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|Lionel Messi has won the first-ever FIFA Ballon d'Or World Player of the Year award.|
Until Monday morning, only 10 men had ever won a Ballon d'Or or a FIFA World Player of the Year award more than once -- Johan Cruyff, Michel Platini, Marco van Basten, Alfredo di Stefano, Franz Beckenbauer, Kevin Keegan and Karl-Heinz Rummenigge the former; Zinedine Zidane and Ronaldinho the latter; and Ronaldo both.
Now there are 11.
Lionel Messi, 23, has won the first-ever FIFA Ballon d'Or, the amalgamation of the two awards, tying him with Ronaldo for the youngest player ever to be named the world's best twice, having swept both previous awards last year.
After the decision was announced in Zurich on Monday, the diminutive Argentine threw his head back in relief and stuck out his tongue. He walked up to the stage slowly, his face partially hidden between his mop of hair, flashed a smile he usually reserves for after he scores a goal, leaned on the dais with his elbows and stumbled through his thank-you speech with a trembling voice. It's not the kind of nervousness you ever see him display on the field.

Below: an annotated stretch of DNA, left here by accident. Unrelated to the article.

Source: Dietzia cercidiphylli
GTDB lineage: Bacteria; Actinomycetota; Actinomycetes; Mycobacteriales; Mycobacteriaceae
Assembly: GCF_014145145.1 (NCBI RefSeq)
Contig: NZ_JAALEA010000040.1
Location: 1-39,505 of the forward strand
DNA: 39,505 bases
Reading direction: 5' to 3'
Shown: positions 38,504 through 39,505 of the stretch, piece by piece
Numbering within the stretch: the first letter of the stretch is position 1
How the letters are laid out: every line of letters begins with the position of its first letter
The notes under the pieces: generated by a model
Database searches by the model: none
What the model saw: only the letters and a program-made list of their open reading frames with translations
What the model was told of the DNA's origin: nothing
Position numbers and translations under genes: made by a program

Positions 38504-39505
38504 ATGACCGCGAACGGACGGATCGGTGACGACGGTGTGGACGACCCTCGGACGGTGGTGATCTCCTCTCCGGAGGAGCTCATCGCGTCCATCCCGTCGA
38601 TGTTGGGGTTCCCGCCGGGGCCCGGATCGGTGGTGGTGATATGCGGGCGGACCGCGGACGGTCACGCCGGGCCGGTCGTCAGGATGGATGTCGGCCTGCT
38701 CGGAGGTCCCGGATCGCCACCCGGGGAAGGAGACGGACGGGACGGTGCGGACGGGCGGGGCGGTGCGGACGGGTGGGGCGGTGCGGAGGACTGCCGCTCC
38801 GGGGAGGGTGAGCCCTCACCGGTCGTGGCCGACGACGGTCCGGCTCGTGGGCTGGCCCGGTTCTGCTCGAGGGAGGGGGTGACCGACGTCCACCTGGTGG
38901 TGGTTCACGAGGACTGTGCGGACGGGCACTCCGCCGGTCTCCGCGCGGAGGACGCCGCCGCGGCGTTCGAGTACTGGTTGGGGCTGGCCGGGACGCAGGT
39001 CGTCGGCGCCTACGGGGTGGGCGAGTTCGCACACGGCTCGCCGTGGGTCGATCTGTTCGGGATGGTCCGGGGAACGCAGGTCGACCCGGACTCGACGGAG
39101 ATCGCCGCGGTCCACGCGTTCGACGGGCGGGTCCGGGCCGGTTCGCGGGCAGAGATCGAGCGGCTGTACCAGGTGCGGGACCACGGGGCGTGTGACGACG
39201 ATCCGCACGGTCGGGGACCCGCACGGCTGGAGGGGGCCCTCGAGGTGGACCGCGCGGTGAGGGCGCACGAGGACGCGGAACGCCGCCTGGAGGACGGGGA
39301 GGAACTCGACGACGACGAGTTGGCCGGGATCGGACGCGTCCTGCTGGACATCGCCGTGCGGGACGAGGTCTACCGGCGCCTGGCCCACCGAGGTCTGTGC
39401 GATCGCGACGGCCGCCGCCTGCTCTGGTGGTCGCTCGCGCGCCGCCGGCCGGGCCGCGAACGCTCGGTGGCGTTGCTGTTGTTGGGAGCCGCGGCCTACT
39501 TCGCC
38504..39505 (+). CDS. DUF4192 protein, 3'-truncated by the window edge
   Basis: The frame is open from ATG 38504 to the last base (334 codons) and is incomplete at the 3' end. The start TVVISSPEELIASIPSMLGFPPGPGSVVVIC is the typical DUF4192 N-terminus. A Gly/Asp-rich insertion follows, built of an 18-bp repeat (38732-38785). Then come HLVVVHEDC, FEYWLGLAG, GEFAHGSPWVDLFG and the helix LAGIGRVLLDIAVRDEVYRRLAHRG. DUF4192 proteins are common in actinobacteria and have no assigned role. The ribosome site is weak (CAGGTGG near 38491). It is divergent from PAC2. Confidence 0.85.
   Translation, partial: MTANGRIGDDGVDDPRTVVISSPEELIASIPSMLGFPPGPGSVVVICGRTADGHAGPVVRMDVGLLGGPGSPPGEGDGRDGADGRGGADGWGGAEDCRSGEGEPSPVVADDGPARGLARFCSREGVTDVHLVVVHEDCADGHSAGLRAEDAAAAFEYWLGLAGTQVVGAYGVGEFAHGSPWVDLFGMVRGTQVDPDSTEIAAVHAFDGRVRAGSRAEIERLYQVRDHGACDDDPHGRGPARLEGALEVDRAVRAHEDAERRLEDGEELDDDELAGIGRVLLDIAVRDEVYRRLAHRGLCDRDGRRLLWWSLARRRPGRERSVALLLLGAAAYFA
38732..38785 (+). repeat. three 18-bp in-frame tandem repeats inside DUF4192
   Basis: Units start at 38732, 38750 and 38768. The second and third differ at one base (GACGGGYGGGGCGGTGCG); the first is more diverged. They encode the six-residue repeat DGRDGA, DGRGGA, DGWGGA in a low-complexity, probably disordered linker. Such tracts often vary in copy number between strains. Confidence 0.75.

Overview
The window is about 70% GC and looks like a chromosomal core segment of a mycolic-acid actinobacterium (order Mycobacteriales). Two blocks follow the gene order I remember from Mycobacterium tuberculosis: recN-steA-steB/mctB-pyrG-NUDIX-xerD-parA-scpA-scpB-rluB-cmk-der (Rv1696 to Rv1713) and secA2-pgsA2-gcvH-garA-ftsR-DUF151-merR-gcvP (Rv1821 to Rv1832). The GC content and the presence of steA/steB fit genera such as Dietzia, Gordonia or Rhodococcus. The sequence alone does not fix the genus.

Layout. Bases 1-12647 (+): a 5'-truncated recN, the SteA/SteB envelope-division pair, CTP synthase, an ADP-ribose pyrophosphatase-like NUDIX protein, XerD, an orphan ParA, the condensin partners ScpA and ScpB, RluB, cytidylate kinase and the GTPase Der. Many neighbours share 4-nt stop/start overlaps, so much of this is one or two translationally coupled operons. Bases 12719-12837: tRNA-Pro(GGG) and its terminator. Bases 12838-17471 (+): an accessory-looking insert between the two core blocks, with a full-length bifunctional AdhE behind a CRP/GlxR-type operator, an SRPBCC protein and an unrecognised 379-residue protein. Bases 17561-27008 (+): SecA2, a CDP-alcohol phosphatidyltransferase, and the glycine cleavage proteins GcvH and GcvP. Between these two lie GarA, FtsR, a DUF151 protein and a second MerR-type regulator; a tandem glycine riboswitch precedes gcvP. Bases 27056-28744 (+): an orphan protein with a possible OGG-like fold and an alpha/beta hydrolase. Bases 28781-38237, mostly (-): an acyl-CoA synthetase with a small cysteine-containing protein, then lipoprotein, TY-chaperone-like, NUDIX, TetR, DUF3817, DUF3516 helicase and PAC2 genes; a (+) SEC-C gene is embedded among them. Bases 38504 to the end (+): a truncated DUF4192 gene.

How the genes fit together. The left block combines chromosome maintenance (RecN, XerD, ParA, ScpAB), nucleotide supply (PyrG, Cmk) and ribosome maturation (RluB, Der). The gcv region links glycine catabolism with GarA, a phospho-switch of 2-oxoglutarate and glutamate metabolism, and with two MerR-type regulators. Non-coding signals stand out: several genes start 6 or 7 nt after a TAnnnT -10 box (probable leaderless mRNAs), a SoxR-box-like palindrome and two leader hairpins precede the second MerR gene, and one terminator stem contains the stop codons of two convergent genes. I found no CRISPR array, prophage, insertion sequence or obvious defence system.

Turns out, Messi is human after all.
In all seriousness, the award ceremony confirmed something that most of us already knew: that the fantastic, physics-flouting little fellow with his furious feet is special. More special than anybody else. The most special of his generation and of many before it. Better than Cristiano Ronaldo, and the best thing to come along since the original Ronaldo.
The award also offers up a warning. Of the men to come before him, those who won so much hardware so young fell off sharply. Ronaldo succumbed to knee injuries and then his own insatiable appetite. Ronaldinho, who won his second award at 25, lost his focus, too. Van Basten, also 25, was plowed into the ground by uncompromising defenders one too many times and had to retire by age 27, just a year after winning his third Ballon d'Or.
Talent as precocious as that of Messi's attracts many things: aggressive defenders, riches, unimaginable temptations. He appears to have done a good job of staving them all off so far. Managing to do it for another decade, or until his career has run its natural course, is another challenge. Nobody that good at such a young age has been able to stay at that level for very long.
Messi has a gift. He has transcended an age that has produced more technically able and physically imposing players than any before it. And he has done so with insulting ease. He has it in him to be remembered as the GOAT -- the Greatest of All Time.
But it's up to us soccer mortals to nurture him, to demand that referees protect him -- which they're already slacking on -- and to hope he's spared the media scrutiny that has sunk other superstars. Let him be, let him live -- and get on with playing transcendental soccer.
That, after all, is what he does best.